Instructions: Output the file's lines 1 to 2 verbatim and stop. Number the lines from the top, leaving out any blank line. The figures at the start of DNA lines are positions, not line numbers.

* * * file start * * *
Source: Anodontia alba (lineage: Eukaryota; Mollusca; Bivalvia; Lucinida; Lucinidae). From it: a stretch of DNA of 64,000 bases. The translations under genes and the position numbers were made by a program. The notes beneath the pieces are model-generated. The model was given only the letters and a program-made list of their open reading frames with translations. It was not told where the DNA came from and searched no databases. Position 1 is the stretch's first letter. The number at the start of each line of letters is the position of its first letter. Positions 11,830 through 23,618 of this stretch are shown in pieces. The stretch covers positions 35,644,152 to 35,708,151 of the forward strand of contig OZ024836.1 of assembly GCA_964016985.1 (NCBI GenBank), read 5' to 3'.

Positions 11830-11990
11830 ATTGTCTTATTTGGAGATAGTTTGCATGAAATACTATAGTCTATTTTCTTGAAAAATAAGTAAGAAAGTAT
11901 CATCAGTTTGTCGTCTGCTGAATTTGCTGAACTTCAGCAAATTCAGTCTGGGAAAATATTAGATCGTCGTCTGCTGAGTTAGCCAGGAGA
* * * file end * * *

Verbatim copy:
Source: Anodontia alba (lineage: Eukaryota; Mollusca; Bivalvia; Lucinida; Lucinidae). From it: a stretch of DNA of 64,000 bases. The translations under genes and the position numbers were made by a program. The notes beneath the pieces are model-generated. The model was given only the letters and a program-made list of their open reading frames with translations. It was not told where the DNA came from and searched no databases. Position 1 is the stretch's first letter. The number at the start of each line of letters is the position of its first letter. Positions 11,830 through 23,618 of this stretch are shown in pieces. The stretch covers positions 35,644,152 to 35,708,151 of the forward strand of contig OZ024836.1 of assembly GCA_964016985.1 (NCBI GenBank), read 5' to 3'.

Positions 11830-11990